Ukraine’s Worst Case Scenario is a Doomsday Call for Putin’s Regime
“What’s Ukraine’s victory like?” one reader wondered. I replied by pointing to President Biden’s words at the UN General Assembly in September this year: “If we let Ukraine get divided, can any nation’s independence be safe? I’d say no. We’ve got to confront this blatant aggression now and discourage potential aggressors in the future.” This implies that Russian troops withdraw from Ukraine, and Ukraine, reverts to its 1991 borders, which were the same boundaries it had after the dissolution of the Soviet Union into multiple independent states.
There are various types of dictatorships worldwide, and Russia stands out as a unique one. With a market boasting 140 million people and a significant role as one of the world’s largest oil and gas producers, Russia possesses a product that the global economy heavily relies upon. As a member of a powerful cartel, they spare no effort to ensure their coffers remain full.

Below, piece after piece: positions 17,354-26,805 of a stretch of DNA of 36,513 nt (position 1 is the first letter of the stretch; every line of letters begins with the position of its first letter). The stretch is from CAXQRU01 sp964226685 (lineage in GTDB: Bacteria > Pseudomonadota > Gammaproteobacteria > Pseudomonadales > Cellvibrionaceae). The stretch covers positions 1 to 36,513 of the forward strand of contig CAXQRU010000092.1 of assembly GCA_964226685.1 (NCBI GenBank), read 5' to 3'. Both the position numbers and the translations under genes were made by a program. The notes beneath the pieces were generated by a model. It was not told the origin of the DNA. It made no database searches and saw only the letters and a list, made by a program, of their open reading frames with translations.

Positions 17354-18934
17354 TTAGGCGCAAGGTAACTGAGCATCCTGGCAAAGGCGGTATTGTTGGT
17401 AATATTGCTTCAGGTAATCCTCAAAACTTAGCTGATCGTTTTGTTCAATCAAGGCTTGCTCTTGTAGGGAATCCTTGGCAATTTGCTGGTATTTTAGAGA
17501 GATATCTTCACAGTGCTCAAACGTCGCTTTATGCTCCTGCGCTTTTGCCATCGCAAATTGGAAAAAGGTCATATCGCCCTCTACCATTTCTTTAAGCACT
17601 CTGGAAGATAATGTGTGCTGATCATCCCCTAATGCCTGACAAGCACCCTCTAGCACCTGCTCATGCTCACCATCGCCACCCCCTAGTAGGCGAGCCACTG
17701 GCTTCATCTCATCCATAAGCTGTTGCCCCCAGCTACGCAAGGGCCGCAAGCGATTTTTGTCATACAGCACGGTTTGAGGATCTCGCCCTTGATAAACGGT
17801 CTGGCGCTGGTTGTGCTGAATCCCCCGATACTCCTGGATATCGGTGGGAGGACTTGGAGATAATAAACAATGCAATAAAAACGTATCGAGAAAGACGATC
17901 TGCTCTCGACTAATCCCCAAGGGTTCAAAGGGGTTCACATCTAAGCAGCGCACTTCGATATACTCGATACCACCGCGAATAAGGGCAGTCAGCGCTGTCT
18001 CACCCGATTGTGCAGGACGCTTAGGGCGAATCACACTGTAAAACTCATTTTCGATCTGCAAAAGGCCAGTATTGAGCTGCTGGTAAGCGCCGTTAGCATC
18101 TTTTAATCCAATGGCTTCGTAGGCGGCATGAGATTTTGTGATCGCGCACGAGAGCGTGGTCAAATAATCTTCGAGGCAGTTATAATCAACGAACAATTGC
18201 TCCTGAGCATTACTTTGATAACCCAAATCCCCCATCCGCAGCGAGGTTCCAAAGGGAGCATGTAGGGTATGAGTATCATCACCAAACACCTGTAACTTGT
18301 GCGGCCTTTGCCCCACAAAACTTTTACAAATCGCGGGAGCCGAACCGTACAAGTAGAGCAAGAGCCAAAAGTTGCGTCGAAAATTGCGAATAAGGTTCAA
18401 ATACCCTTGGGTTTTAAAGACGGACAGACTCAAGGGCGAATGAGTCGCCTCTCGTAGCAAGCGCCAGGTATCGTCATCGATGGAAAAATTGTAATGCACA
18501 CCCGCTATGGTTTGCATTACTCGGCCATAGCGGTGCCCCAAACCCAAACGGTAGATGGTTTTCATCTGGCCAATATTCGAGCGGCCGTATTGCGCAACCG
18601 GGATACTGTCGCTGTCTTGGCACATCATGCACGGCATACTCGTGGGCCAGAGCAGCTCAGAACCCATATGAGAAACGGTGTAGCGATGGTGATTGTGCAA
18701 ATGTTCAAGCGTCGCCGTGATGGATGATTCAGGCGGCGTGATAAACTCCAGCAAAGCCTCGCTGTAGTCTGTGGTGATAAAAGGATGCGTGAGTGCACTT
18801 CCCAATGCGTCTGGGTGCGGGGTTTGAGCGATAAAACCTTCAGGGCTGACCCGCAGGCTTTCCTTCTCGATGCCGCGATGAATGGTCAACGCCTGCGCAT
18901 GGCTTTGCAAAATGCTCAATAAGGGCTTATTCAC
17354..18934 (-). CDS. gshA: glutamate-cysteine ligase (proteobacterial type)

This substantial market, combined with a steady stream of revenue from oil and gas, likely fueled Putin’s belief that he had the power to reshape the world in a Russian image. He plundered the state to keep himself and his cronies rich and powerful, while regularly triggering in wars to keep his country men fearful and submissive.
Every time Russia ventured beyond its borders, the world responded with such astonishment that it often bent over backward to appease Putin. This pattern was evident in instances like Russia’s military interventions in Georgia in 2008 and Ukraine in 2014, which highlighted the world’s propensity to accommodate Russian actions.
The Syrian conflict was largely overlooked, and this has played a role in the current challenges facing Israel. There seemed to be no limit to how far they would go to coax Russian forces back within their own…